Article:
Not necessarily. If possible, you always want to leave your job on good terms. In certain situations, however, leaving on good terms may not be possible – especially if you need to file a lawsuit against your employer.
Fortunately, suing your employer should not jeopardize your ability to obtain future employment.
How a Lawsuit Can Impact Future Employment Opportunities
In many cases, you can resolve your employment law claim without going to court or making any of your information publicly available. Even if your lawsuit does go to court and become public, potential employers probably won’t find out about it; and even if a potential employer does find out about your lawsuit, it is illegal for them to not hire you because you were previously involved in an employment lawsuit.
It's also illegal for your former employer to retaliate against you by disclosing confidential information or harming your future employment prospects. You may even be able to sue your former employer for defamation if they make harmful statements that are not true.
If you have already sued your former employer, they will likely want to avoid legal trouble in the future.
What About Blacklisting?
Retaliation and defamation (described above) are both illegal, and many states have specific laws that outlaw blacklisting, as well. Blacklisting occurs in certain industries and often presents itself as a literal list of employees that employers in the industry will not hire.
For example, movie studios in Hollywood have a list of people they all agree not to hire – usually names of crewmembers who caused safety issues or disturbances on set.
Often, vindictive employers must lie to get employees on a blacklist, so they can be held accountable for defamation. Because retaliation laws make it illegal for employers to intentionally prevent a former employee from getting hired, you can also resolve blacklisting with a retaliation case.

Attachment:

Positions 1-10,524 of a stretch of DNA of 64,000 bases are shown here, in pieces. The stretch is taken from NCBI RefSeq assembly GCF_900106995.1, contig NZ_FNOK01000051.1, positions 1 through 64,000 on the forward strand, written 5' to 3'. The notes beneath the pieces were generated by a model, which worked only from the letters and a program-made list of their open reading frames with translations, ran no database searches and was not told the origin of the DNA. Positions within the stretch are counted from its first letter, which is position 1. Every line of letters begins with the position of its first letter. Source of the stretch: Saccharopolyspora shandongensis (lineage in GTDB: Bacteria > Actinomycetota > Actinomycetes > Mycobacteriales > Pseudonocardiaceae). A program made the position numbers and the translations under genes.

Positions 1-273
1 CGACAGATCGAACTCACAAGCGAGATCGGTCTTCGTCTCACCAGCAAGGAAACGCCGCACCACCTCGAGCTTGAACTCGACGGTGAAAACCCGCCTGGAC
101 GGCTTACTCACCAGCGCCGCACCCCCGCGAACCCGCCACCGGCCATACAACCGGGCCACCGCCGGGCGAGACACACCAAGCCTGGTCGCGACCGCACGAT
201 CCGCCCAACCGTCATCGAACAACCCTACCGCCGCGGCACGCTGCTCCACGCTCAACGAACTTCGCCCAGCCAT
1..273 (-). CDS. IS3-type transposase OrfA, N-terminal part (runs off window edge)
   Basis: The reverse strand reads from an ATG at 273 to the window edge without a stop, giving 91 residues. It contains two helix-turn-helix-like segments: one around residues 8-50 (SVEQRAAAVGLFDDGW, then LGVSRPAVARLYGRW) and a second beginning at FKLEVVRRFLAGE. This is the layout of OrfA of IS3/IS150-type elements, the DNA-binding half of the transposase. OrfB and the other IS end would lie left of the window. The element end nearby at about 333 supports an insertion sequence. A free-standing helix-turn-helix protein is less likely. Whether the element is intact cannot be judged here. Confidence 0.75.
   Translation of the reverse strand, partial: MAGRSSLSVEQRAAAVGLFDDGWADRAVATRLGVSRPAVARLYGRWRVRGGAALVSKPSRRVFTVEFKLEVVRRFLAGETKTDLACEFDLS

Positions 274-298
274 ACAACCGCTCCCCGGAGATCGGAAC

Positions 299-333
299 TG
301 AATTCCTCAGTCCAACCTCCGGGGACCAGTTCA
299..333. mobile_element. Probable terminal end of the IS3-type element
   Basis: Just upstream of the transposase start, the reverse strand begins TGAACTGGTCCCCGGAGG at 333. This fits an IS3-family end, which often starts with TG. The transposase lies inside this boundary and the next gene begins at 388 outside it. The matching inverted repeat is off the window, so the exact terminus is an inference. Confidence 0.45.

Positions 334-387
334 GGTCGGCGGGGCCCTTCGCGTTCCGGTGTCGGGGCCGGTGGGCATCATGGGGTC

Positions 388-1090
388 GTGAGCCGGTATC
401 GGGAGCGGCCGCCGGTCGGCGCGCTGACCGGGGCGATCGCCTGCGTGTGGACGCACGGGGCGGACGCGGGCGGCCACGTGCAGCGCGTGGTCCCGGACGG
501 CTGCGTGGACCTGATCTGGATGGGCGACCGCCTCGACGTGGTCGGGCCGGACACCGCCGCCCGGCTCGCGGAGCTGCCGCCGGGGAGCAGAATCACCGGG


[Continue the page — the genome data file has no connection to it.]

How an Attorney Can Help Protect Your Privacy
Due to the risk of retaliation, defamation, and blacklisting, you may want to resolve your employment law matter quietly. If this is the case for you, let your lawyer know that you want to protect your privacy and seek a method of settling your claim outside of court.
You and your employer can agree to a severance agreement or a non-disclosure agreement that addresses your concerns, or try arbitration or mediation to resolve your disputes. Some claims, such as those brought under the Equal Employment Opportunity Commission (EEOC), are kept private by default – unless they make it to court.
Always let your attorney know your priorities in an employment law case. If your main priority is protecting your privacy, you will need to find a way to settle. In your settlement agreement, your attorney cannot only recover damages on your behalf but also include a clause that prevents your former employer from making disparaging comments about you.
Your lawyer is on your side, and their job is to help you accomplish your goals in the most favorable way possible.
Step Behind The Donati Shield
At Donati Law, PLLC, every client is a cause we believe in, and we seek to protect their rights and best interests. Our logo is The Donati Shield because we fight to protect our neighbors, friends, and allies.
For more than 35 years, we have been helping employees stand up to their employers, and our goal is to improve the lives of all people in our community.
If your former employer is making it difficult to get a new job after a lawsuit, talk to our team about your rights and legal options – call us at (901) 209-5500 or contact us online to get started today.